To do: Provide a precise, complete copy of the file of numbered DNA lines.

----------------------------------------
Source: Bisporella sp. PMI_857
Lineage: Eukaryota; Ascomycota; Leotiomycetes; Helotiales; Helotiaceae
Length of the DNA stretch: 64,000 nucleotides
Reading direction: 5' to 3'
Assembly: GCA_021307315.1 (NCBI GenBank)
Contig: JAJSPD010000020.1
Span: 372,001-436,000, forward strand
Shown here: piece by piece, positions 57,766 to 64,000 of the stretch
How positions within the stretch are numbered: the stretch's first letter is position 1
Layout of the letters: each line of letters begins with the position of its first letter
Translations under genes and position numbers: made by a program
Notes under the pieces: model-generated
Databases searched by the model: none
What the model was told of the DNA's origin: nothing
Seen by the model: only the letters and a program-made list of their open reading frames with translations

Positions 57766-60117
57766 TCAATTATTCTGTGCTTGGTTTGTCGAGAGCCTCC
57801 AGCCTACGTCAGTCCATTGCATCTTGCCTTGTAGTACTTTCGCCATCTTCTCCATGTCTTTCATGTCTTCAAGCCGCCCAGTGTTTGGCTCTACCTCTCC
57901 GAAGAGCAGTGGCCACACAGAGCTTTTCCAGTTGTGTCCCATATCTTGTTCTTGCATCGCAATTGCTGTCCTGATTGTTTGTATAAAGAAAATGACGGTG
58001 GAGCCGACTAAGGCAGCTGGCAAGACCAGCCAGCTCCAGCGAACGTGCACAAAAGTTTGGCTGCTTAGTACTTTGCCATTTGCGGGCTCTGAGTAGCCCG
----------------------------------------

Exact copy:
Source: Bisporella sp. PMI_857
Lineage: Eukaryota; Ascomycota; Leotiomycetes; Helotiales; Helotiaceae
Length of the DNA stretch: 64,000 nucleotides
Reading direction: 5' to 3'
Assembly: GCA_021307315.1 (NCBI GenBank)
Contig: JAJSPD010000020.1
Span: 372,001-436,000, forward strand
Shown here: piece by piece, positions 57,766 to 64,000 of the stretch
How positions within the stretch are numbered: the stretch's first letter is position 1
Layout of the letters: each line of letters begins with the position of its first letter
Translations under genes and position numbers: made by a program
Notes under the pieces: model-generated
Databases searched by the model: none
What the model was told of the DNA's origin: nothing
Seen by the model: only the letters and a program-made list of their open reading frames with translations

Positions 57766-60117
57766 TCAATTATTCTGTGCTTGGTTTGTCGAGAGCCTCC
57801 AGCCTACGTCAGTCCATTGCATCTTGCCTTGTAGTACTTTCGCCATCTTCTCCATGTCTTTCATGTCTTCAAGCCGCCCAGTGTTTGGCTCTACCTCTCC
57901 GAAGAGCAGTGGCCACACAGAGCTTTTCCAGTTGTGTCCCATATCTTGTTCTTGCATCGCAATTGCTGTCCTGATTGTTTGTATAAAGAAAATGACGGTG
58001 GAGCCGACTAAGGCAGCTGGCAAGACCAGCCAGCTCCAGCGAACGTGCACAAAAGTTTGGCTGCTTAGTACTTTGCCATTTGCGGGCTCTGAGTAGCCCG